Note from BBT: Often times when I come across headlines online that show black men or black women as individuals or as a group accomplishing something for the first time, I have to go further than just the headline to ascertain where the individuals or groups are from. Of course, I think all of these types of stories are important in terms of news in the African diaspora, but as a blogger that speaks specifically about Afro-Brazilians, I pay special attention to stories involving Brazilians of African descent.
It’s happened numerous times in the past decade where I’ll come across an inspiring story and find that the person or people involved are actually from the United States or somewhere in Europe. Again, absolutely nothing wrong with that as these stories should clearly be celebrated. For example, I’ve seen stories of an all-black crew in command of an airplane flight or a graduating class of black doctors.
As these stories often happen in places where English is the dominant language, my view is that the story will already have the possibility of being highly shared and distributed in worldwide news outlets. In terms of stories that I cover here at BBT, the challenges to the story catching on are two-fold.
First, it will be highly unlikely that the story will catch on in the English-speaking world as most outlets publish mostly in Portuguese. Second, stories that involve black Brazilians don’t always make the mainstream news in Brazil. These days, Brazil’s black news media brings stories to the forefront that the mainstream will often ignore. They also pick up stories that have been covered by the mainstream media and share them with their particular audiences who keep up with such news items and see them as important for the black community.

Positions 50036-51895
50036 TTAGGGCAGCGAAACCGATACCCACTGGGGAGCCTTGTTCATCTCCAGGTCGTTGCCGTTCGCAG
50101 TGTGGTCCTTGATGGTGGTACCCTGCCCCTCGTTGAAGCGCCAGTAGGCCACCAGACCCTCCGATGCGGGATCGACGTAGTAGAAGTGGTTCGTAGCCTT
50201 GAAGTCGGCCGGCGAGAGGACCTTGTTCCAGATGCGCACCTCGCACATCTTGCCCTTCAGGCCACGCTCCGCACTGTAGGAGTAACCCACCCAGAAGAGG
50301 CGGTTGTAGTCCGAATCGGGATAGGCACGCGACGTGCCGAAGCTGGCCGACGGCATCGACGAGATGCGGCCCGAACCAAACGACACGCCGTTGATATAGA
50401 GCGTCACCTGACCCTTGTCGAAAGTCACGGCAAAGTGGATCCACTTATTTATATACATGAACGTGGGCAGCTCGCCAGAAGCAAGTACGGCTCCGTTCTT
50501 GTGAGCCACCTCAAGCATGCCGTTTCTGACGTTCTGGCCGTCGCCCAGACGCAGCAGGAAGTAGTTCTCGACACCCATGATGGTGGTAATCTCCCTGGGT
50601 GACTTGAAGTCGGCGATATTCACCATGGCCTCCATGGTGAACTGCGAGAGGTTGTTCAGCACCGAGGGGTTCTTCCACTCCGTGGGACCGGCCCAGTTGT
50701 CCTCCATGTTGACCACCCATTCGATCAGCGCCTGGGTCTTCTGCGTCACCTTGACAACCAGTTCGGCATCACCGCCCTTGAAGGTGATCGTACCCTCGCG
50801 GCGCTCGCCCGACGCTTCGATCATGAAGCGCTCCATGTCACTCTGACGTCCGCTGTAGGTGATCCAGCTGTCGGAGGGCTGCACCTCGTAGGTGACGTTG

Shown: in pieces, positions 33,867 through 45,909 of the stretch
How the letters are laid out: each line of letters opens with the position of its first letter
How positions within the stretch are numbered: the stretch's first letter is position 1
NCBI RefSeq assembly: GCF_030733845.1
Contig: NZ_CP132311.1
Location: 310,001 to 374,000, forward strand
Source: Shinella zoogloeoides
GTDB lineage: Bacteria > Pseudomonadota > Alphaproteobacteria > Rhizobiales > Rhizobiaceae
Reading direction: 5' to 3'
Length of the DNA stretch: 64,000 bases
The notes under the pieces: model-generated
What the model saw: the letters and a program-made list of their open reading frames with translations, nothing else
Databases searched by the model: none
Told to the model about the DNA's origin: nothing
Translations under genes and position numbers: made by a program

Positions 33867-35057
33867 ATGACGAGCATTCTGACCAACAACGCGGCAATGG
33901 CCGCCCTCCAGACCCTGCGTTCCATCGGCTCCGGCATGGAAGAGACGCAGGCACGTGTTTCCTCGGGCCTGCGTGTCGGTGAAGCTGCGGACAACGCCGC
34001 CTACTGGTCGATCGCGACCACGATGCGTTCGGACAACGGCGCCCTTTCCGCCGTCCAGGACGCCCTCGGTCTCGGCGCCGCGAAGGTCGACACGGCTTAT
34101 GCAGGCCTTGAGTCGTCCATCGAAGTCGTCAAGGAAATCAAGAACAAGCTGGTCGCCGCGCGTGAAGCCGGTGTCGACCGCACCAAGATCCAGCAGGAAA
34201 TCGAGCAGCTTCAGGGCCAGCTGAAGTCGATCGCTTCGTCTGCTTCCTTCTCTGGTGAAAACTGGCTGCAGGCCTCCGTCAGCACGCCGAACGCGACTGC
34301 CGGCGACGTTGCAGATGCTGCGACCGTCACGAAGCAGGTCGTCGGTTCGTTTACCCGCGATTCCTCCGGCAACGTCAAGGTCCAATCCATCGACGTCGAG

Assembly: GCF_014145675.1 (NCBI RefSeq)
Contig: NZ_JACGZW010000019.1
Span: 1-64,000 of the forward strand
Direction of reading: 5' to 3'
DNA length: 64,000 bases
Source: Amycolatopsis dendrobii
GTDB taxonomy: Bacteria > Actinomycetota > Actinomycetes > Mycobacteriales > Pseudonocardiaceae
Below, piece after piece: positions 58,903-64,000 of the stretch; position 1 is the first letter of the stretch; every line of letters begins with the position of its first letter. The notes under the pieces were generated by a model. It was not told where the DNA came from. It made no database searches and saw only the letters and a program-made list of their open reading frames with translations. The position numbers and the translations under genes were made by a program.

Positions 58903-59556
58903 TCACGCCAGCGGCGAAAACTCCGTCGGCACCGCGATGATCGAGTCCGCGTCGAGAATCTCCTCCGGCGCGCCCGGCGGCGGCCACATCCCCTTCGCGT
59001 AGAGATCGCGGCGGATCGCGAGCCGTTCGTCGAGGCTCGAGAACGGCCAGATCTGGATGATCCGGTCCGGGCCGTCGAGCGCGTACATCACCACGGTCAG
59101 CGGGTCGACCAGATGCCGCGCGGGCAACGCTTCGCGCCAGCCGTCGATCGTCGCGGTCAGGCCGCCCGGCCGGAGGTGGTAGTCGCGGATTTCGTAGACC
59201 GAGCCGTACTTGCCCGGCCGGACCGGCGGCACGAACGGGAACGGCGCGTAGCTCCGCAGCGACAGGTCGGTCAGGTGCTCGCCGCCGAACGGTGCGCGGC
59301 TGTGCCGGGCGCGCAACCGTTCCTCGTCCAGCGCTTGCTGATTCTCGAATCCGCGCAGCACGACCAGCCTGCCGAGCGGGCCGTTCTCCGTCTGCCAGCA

So, in the past few decades, particularly the last decade, reports on black Brazilian news and achievements have increased significantly, not only because the mainstream is covering such stories more than before, but also because, as mentioned previously, black Brazilian media has a much wider reach than it did even at the beginning of the 21st century.
It’s for all of these reasons and more that stories such as the one I present today are news worthy. As I’ve repeatedly pointed out, a few decades ago it would have been highly unlikely that something like this could have even happened. Five black Brazilian female doctors coming together collectively for a certain cause. But why do I say this is something that would have been unlikely just a few decades ago?
There are several reasons.
One, a few decades ago, there simply weren’t that many Afro-Brazilian women doctors. Still today, with all of the advances in educational attainment because of quotas and scholarships, medicine is still an area where the black presence is still very small. Two, a few decades ago, if there was a possibility of seeing five black doctors, they most likely would have been men. Three, if there had been five black female doctors, as Brazil’s ‘racial democracy’ was still stronger than it is today, those five black female doctors would probably not have given a thought to coming together as group because, according to the myth, ‘’all Brazilians are equal’’ and there was and should be no distinction between doctors based on race or color.